Aquarium Fish Nutrition

Feeding fish seems to be a simple topic and in a way, it is. Many fish survive for a long time on a simple diet of the cheapest flakes available at the pet store. But as you will soon discover, aquarium fish nutrition is very important for their long term survival.

However, there is more to the matter than this. For however beautiful and active an aquarium fish is on generic flakes, it will be more colorful and more active if it is given a healthy, varied diet that matches its nutritional needs. The makers of the generic flakes make a single type of flake which is marketed for the majority of fish. These fish run the gamut from almost totally herbivorous to almost totally carnivorous. How can one flake adequately provide proper nutrition for carnivores, herbivores, and omnivores? In short, it can't. Providing the fish with such a diet is similar to a human living on nothing but chicken nugget meals at fast food restaurants and supplementing it with vitamin pills. It provides little nutrition other than empty calories, and the vitamins are not a good source of extra nutrition.

There are several things to consider when feeding fish. The form that the food takes, the ingredients of the food, and what type of food the fish needs are some of the most important things. I will be focusing on the first two, as the last varies from fish to fish, and there are too many fish in the aquarists' world to cover in one article.

Types of Fish Food

Dry Fish Food

This type of food includes flake, pellet, stick, and sinking. All of these foods are based on a mash of the ingredients that are shaped into whatever form and then dried. The advantages of such foods are simplicity and cost. They can be stored for a long time, a single bottle lasts for months, meaning even high quality food ends up being affordable. Unfortunately, even the best of dried foods must suffer some processing, which is bound to cause a loss of vitamins and minerals.

Freeze-Dried Fish Food

This includes blood worms, Krill, daphnia, and a large number of other terrestrial and aquatic invertebrates. These foods are excellent treats for many fish, and are good base food for some carnivores. Freeze-dried foods are almost guaranteed to be free of contaminants that are sometimes a concern with live and frozen foods. For a person who is considering holistic health and nutrition, freeze-dried foods are a step down from fresh or frozen, but are still a step up from flakes and pellets.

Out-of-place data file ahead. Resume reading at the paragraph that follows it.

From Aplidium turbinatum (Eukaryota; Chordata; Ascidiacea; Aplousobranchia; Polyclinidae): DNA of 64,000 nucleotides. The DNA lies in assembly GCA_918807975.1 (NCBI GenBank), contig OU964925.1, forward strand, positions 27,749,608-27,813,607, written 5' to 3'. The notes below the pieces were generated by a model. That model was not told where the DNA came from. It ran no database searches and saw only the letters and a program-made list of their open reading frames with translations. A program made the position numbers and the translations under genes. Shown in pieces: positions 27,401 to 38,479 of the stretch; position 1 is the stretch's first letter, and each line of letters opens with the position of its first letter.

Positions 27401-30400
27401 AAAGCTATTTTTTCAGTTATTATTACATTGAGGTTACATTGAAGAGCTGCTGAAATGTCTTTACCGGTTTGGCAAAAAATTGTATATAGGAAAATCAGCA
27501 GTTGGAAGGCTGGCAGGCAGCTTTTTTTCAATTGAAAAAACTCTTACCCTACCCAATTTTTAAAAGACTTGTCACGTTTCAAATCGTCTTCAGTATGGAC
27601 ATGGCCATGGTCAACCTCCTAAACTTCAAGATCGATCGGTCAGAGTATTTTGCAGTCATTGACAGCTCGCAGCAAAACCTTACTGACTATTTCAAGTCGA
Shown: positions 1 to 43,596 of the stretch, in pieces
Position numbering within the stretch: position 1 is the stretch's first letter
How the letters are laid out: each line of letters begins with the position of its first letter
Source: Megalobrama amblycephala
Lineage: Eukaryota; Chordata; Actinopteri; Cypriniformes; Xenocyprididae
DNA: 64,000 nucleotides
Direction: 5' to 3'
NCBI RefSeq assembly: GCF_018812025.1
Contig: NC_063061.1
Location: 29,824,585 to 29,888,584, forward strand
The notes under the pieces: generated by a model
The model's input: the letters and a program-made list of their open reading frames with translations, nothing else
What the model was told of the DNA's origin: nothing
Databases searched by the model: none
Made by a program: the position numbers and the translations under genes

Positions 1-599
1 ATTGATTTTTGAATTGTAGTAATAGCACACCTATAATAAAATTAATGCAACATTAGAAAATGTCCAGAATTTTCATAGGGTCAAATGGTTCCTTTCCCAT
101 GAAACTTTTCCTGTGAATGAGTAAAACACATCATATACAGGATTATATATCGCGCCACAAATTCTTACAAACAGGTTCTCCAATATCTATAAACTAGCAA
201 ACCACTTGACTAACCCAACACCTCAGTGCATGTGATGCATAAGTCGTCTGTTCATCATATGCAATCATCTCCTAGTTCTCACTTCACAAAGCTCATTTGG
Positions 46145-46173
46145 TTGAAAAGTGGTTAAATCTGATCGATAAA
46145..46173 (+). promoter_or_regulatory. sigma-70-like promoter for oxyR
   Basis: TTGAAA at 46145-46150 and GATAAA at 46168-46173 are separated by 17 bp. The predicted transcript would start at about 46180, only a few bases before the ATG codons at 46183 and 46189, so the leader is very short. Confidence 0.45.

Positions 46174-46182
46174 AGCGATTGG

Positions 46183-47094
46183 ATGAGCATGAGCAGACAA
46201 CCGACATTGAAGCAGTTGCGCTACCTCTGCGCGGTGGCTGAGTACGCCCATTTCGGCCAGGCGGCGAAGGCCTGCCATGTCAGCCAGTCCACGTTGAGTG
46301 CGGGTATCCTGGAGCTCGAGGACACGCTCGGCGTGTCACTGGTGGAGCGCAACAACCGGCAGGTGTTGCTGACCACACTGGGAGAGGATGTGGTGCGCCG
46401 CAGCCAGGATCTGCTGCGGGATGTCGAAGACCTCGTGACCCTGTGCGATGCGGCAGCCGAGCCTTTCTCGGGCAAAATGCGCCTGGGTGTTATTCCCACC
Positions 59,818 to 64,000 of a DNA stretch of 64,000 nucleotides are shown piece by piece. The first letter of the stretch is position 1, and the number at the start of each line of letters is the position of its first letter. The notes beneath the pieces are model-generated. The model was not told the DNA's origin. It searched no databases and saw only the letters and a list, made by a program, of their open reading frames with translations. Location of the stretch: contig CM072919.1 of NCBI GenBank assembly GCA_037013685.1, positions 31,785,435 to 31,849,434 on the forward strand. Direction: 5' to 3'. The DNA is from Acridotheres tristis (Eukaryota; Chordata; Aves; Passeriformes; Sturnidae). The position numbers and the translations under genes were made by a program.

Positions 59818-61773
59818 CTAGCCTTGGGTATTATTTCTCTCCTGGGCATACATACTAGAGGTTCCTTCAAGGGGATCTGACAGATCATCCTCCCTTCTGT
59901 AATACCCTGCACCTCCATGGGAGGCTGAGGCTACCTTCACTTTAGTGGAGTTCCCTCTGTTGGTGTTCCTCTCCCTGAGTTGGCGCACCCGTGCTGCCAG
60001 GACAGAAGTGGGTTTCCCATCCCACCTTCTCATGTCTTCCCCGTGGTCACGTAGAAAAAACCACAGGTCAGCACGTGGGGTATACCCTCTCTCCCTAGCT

Frozen Fish Food

This is very simply whatever ingredients frozen. Often, it's frozen into little blocks that are more easily cut apart. To use, you merely cut off what you need, let it thaw, and feed to the fish. This food is full of the ingredients' original nutrients, with nearly nothing lost in the minimal processing. There have been reports of disease being introduced via frozen foods. Many bacteria and viruses are capable of surviving freezing, allowing this to happen. In a healthy tank, such an introduction is unlikely to cause harm, but it is still a possibility.

Fresh Fish Food

This can range from cut up bits of pea (an excellent laxative for fish, as well as a good source of vitamins and minerals) to a slice of zucchini for sucker-mouth fish to a bit of raw shrimp or beef for a carnivore. Almost every fish loves fresh food of one kind or another. Vegetables can be softened by parboiling. This breaks down the cell walls, making the vegetable more appealing and more easily eaten by fish.

Live Fish Foods

A controversial subject for many reasons, the use of live food is still an important topic. A few carnivores are notoriously difficult to wean off of live food, and may become stressed if they lack the chance to hunt. Live food includes various worms and insects, as well as fish, most often guppies, Mollies (sometimes in saltwater tanks) or goldfish. Aside from personal squeamishness, the biggest problem with live foods is the potential for introduction of fish disease. This can be mitigated by finding the healthiest examples of live food as possible. Many carnivores respond to live food in a way that they don't respond to any other food. Happy fish are healthy fish, so if you have dedicated carnivores, it may be worth giving them periodic live treats, at the least.

A Special Note on Feeder Fish

Feeder fish need to be discussed separately. The fish that are sold at nearly every pet store as "feeder fish" are, perhaps, the single worst food that one can offer. I feel that food that is closer to the original source is better. These poor creatures are the exception. They are kept in severely overstocked tanks, even by fish store standards, and are heavily stressed, exposed to disease, and are literally soaking in nitrates, if not ammonia. Because of this, their bodies burn off vitamins and minerals in an attempt to remain alive. The end result is a toxic, disease-ridden meal that contains nothing but empty calories. In addition, this is torture for the feeder fish. Whether or not they will become food, they are no different from the fish you keep in your aquarium. A piece of raw shrimp, salmon, or beef heart is a far healthier meal for a piranha or other carnivore than one of these fish.